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Gangster Payday Restaurant Anthony Wong, Charlene Choi, Wong You-nam, Michael Chan, Ng Chi-hung, Philip Keung, Deep Ng, Wilson Tsui, Joe Cheung, Carrie Ng, Arthur Wong, Law Wing-cheung, Lee Po-cheung

Gangster Payday (大茶飯): when he’s being muscled out of his karaoke bar by aggressive real estate developers, an ageing gangster invests in an honest business, but can’t seem to shake off his past. Despite the title and trailer hinting at an overly-familiar HK mob film; the gangster element plays second fiddle to an ‘emo triads angle where we find out that even the hardiest of HK gangbangers are just big teddybears with emotions, and gooey centres. Unfortunately, this is portrayed through a soap-operatic love triangle, which – when paired with the mid-budget televisual aesthetics and very melodic/dramatic vocal performances – means that the film lacks a ‘cinematic’ vibe. Tonally and thematically, it’s also one of those films that doesn’t export well, and westerners will probably fail to engage with (I particularly struggled with the hammy music and theatrical / play-like style). To make up for the pitfalls we’re treated to an ensemble cast featuring some of the biggest faces from the past 20 years of Hong Kong cinema, led by Anthony Wong, who puts in a great turn as a tired mob boss in his twilight. Gangster Payday isn’t for everyone: it’s a low-key, cutesy, and ultimately disappointing personal drama framed in a gangster movie; but the star power and talent of the cast (particularly Wong) prop up the film and keeping it watchable for the duration.

Score: 5/10

Gangster Payday Triad Gang Anthony Wong, Charlene Choi, Wong You-nam, Michael Chan, Ng Chi-hung, Philip Keung, Deep Ng, Wilson Tsui, Joe Cheung, Carrie Ng, Arthur Wong, Law Wing-cheung, Lee Po-cheung Gangster Payday Adidas Anthony Wong, Charlene Choi, Wong You-nam, Michael Chan, Ng Chi-hung, Philip Keung, Deep Ng, Wilson Tsui, Joe Cheung, Carrie Ng, Arthur Wong, Law Wing-cheung, Lee Po-cheung

Kung Fu Jungle, Kung Fu Killer, Last of the Best, 一個人的武林, Donnie Yen, Wang Baoqiang, Charlie Young, Michelle Bai, Alex Fong, Louis Fan, Xing Yu, David Chiang, Deep Ng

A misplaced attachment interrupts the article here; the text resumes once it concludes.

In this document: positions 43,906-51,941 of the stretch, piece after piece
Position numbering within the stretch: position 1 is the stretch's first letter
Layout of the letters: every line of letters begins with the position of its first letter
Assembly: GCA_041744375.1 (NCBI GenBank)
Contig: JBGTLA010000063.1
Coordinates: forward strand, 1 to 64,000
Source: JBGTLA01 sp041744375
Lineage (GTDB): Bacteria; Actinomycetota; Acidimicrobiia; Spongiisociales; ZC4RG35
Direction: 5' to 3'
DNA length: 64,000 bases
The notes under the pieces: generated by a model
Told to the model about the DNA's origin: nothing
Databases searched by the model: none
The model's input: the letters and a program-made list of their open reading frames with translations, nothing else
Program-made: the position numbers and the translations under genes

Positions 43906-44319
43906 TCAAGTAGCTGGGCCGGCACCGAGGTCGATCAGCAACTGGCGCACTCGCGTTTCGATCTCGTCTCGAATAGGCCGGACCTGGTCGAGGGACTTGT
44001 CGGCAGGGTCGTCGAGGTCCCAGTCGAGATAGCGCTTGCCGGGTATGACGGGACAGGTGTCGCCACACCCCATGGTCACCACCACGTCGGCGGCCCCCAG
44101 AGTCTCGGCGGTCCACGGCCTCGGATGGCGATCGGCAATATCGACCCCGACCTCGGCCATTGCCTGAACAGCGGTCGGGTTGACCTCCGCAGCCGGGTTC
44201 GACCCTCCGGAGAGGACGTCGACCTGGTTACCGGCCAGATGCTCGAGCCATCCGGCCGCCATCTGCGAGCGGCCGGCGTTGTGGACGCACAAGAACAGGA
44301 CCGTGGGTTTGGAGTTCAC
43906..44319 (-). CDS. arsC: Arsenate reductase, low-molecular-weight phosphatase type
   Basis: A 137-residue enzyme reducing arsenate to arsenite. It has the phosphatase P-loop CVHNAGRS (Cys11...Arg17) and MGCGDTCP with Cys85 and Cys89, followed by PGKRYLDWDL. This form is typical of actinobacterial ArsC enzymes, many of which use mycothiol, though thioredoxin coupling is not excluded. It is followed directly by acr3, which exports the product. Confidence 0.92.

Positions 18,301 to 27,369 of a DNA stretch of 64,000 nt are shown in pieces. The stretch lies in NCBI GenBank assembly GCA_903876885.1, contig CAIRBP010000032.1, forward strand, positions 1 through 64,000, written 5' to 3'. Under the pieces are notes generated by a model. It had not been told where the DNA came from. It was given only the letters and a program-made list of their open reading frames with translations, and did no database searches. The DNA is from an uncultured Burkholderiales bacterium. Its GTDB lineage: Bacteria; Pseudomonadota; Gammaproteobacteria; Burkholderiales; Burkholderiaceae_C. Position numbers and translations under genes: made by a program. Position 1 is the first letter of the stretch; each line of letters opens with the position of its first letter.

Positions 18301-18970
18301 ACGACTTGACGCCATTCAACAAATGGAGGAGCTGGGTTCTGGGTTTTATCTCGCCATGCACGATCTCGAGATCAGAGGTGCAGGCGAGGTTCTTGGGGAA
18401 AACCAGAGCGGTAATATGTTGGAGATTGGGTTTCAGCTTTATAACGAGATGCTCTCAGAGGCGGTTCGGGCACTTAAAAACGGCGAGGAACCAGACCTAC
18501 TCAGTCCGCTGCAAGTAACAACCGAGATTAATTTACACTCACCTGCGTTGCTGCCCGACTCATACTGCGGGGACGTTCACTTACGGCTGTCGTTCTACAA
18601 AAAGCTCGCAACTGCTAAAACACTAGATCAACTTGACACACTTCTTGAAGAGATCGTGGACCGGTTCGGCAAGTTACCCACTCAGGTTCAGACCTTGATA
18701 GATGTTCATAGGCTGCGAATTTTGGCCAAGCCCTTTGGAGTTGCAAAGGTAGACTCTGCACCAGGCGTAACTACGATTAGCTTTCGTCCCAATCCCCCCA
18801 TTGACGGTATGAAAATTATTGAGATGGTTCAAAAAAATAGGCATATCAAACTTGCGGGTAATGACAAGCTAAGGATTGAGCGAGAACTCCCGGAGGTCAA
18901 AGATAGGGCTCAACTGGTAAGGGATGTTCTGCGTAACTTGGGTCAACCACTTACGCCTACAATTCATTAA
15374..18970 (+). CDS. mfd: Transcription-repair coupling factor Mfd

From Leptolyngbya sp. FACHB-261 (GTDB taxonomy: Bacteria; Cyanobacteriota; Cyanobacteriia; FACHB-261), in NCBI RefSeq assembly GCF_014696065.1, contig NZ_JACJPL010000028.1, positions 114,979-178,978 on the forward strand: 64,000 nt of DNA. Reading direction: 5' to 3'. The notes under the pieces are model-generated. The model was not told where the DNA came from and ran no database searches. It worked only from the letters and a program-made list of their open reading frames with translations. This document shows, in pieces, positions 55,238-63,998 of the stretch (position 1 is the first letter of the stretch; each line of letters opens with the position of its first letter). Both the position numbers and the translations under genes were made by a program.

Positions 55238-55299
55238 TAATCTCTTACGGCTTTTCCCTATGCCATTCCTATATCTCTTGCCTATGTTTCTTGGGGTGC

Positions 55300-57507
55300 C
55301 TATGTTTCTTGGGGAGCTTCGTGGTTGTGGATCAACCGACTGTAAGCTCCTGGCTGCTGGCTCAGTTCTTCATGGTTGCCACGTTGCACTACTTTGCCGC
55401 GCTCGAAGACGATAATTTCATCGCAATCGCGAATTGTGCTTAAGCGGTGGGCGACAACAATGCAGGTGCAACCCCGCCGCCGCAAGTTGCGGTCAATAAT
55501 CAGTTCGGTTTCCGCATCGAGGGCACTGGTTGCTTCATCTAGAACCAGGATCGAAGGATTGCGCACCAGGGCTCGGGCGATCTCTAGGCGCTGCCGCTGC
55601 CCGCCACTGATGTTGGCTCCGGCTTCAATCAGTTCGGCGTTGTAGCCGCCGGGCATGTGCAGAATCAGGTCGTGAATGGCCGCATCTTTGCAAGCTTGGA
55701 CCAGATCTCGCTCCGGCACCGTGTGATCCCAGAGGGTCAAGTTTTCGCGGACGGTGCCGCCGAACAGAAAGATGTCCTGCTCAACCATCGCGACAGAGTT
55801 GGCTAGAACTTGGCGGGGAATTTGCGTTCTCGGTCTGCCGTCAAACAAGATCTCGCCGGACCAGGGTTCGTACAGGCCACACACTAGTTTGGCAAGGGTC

Kung Fu Killer (AKA Kung Fu Jungle, 一個人的武林, Yī Gè Rén De Wǔ Lín): a ‘Maritial Arts Maniac’ is making his mark by fighting – and killing – the best of the best in each of the traditional fighting disciplines. Donnie Yen fronts this movie, which is absolutely crammed with HK & Chinese action legends in supporting roles and bit parts – from this aspect it almost feels like a love-letter to the industry that has served up some of the most influential and heart-pounding action movies of the past few decades. Despite this, and including fights centered around boxing, kicking, grappling, swordfighting etc the film struggles to deliver. The the action scenes are a 50-50 mix of good old-fashioned kung fu and the worst of modern fights (shaky cam, quick cuts, too much wire work, lazy CGI) – leaving a lot of the action as sketchy and hard to follow. There’s also a lot of ropey and wholly unnecessary CGI of inane things like hanging washing, traffic and bamboo sticks – all of which should have been done in-camera given the budget of the movie. The choice of villain being a physically disabled person with an axe to grind also felt like a misstep. Despite the stellar cast, and grand ambitions this movie falls down through a distinct lack of originality – it feels like you’ve seen the story, fights, and characters do all of this before. I used to expect a lot more from Donnie Yen, but these days, he appears to be more interested in quantity over quality.

Score: 5.5/10

Infernal Affairs II / II: a prequel to Infernal Affairs, further backgrounding how both the police and the triads got their mole into the other’s organisation. Having to live up to such a great film clearly daunted most of those involved in this; it lacks any of the tension and urgency that makes the original great, and it’s a more superficial story spread finely over a longer runtime. The second tripping point is that there’s too many (underdeveloped) characters, meaning that the story’s just not as focused or tight. Of the two hour runtime, it picks up around 60 minutes, then drops back again until the dynamite ending – the rest feels like forced melodrama for the most part. Fortunately, two big hitters really pull the film along;  Anthony Wong has an effortless presence, and Eric Tsang is surprisingly emotive for a gangster character – the only downside is that they share the screen time with everyone else. There are a few political elements like the Hong Kong handover, but it’s not really significant to the story, and feels like they’re there for stylistic / filler / nostalgia purposes. Finally, being a prequel, it lacks the sting in knowing that almost everyone survives because their characters are central in the first film. Infernal Affairs II not a bad film by any stretch, and sits above the generic Asian HK cop/triad films, but it feels like a hollow movie, created solely to ride on the coattails of the first film.

Score: 6/10